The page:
12. 12. Various Types of Yields <ul><li>Coupon Rate . Annual rate of interest on a debt security, expressed as a percentage of the bond’s face value. </li></ul><ul><li>Current Yield. Annual rate of return on a bond based on its price. Calculated as (coupon rate/price), but does not accurately reflect a bond’s true yield level in the current market. </li></ul><ul><li>Discount Rate. Rate charged by the system of Federal Reserve Banks on overnight loans to member banks. Changes to this rate are administered by the Federal Reserve and closely mirror changes to the “fed funds rate.” </li></ul><ul><li>Yield at Cost. The return of an investment expressed as a percentage of original cost. The calculation is based on the coupon rate, length of time to maturity, and original price. It assumes that coupon interest paid over the life of the security is reinvested at the same rate. The Yield at Cost will remain constant over time. </li></ul><ul><li>Yield at Market. The return of an investment expressed as a percentage of current market value. The calculation is based on the coupon rate, length of time to maturity, and original price. It assumes that coupon interest paid over the life of the security is reinvested at the same rate. The Yield at Market will vary over time. </li></ul><ul><li>Yield to Call (YTC). Same as “Yield to Maturity,” except the return is measured to the first call date rather than the maturity date. Yield to call and be significantly higher or lower than a security’s yield to maturity. </li></ul><ul><li>Yield to Maturity (YTM). Calculated return on an investment, assuming all cash flows from the security are reinvested at the same original yield. Can be higher or lower than the coupon rate depending on market rates and whether the security was purchased at a premium or discount. There are different conventions for calculating YTM for various types of securities. </li></ul>
    13. 13. Other Bond Related Terms <ul><li>Principal. Face value of a financial instrument on which interest accrues. May be less than par value if some principal has been repaid or retired. For a transaction, principal is par value times price and includes any premium or discount. </li></ul><ul><li>Discount. The amount by which a bond or other financial instrument sells below its face value. See also &quot;Premium.“ </li></ul><ul><li>Premium. The amount by which a bond or other financial instrument sells above its face value. See also &quot;Discount.“ </li></ul><ul><li>Accrued Interest . Interest earned but which has not yet been paid or received. </li></ul>
    14. 14. Sample Bond Calculations
    15. 15. Book Versus Market Values <ul><li>Book Value . The value at which a debt security is reflected on the holder's records at any point in time. Book value is also called “amortized cost” as it represents the original cost of an investment adjusted for amortization of premium or accretion of discount. Also called “carrying value.” Book value can vary over time as an investment approaches maturity and differs from “market value” in that it is not affected by changes in market interest rates. </li></ul><ul><li>Mark to Market. Adjusting the value of an asset to its market value, reflecting in the process unrealized gains or losses. </li></ul><ul><li>Market Value. The fair market value of a security or commodity. The price at which a willing buyer would pay for a security. </li></ul>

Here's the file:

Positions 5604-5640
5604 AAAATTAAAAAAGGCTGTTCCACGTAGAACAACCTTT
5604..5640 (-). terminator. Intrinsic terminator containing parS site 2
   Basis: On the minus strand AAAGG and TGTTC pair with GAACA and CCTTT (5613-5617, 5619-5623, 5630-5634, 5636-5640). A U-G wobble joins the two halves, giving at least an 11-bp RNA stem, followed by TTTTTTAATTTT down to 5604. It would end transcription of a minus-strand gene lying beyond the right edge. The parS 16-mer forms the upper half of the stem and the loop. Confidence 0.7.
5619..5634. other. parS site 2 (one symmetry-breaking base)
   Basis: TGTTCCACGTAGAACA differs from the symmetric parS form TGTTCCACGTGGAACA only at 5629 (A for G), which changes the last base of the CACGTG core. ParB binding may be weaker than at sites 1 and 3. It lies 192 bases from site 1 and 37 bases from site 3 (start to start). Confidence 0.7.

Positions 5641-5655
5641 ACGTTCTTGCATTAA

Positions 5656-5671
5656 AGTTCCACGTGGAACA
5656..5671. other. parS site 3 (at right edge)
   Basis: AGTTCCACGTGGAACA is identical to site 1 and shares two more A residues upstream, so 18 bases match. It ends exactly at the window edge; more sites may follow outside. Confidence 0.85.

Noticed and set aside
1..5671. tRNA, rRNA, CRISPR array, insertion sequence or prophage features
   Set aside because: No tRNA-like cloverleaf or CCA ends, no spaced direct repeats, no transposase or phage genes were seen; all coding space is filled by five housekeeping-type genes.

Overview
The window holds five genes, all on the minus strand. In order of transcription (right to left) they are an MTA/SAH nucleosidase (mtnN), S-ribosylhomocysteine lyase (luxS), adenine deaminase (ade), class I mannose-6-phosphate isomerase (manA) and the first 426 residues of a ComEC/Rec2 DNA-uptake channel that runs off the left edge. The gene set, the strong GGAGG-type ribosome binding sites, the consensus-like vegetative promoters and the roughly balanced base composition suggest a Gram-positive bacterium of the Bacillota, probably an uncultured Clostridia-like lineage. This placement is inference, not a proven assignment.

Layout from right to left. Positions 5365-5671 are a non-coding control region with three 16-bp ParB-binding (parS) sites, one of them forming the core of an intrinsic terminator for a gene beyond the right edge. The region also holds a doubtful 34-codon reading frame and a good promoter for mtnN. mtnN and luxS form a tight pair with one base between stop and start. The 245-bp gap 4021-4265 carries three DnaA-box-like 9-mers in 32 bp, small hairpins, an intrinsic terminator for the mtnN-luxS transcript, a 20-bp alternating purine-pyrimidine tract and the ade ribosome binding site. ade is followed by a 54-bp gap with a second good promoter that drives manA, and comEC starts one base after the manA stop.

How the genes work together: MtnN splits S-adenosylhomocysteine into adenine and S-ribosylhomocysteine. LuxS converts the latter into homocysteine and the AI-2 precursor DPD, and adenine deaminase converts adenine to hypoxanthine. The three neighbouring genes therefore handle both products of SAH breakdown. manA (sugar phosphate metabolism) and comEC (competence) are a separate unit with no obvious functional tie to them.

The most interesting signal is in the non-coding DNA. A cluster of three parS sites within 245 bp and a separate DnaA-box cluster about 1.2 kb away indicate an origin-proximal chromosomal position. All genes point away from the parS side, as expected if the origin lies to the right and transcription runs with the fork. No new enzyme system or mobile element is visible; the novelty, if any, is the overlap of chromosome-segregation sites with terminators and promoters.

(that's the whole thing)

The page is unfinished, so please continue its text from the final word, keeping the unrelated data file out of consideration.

16. 16. Broker / Dealer Pricing Terms <ul><li>Broker/Dealer . A person or firm transacting securities business with customers. A “broker” acts as an agent between buyers and sellers, and receives a commission for these services. A “dealer” buys and sells financial assets from its own portfolio. A dealer takes risk by owning inventory of securities, whereas a broker merely matches up buyers and sellers. See also &quot;Primary Dealer.“ </li></ul><ul><li>Ask Price. Price at which a broker/dealer offers to sell a security to an investor. Also known as “offered price.” </li></ul><ul><li>Bid Price. Price at which a broker/dealer offers to purchase a security from an investor. </li></ul><ul><li>Basis Point. One hundredth of one percent, or 0.01%. Thus 1% equals 100 basis points. </li></ul><ul><li>Spread. The difference between the price of a security and similar maturity Treasury investments, expressed in percentage terms or basis points. A spread can also be the absolute difference in yield between two securities. The securities can be in different markets or within the same securities market between different credits, sectors, or other relevant factors. </li></ul><ul><li>National Association of Securities Dealers (NASD). Organization of brokers and dealers who trade securities in the United States, supervised by the SEC, and which provides regulatory exams for industry participants. </li></ul><ul><li>Investment Advisor. A company that provides professional advice managing portfolios, investment recommendations and/or research in exchange for a management fee. </li></ul>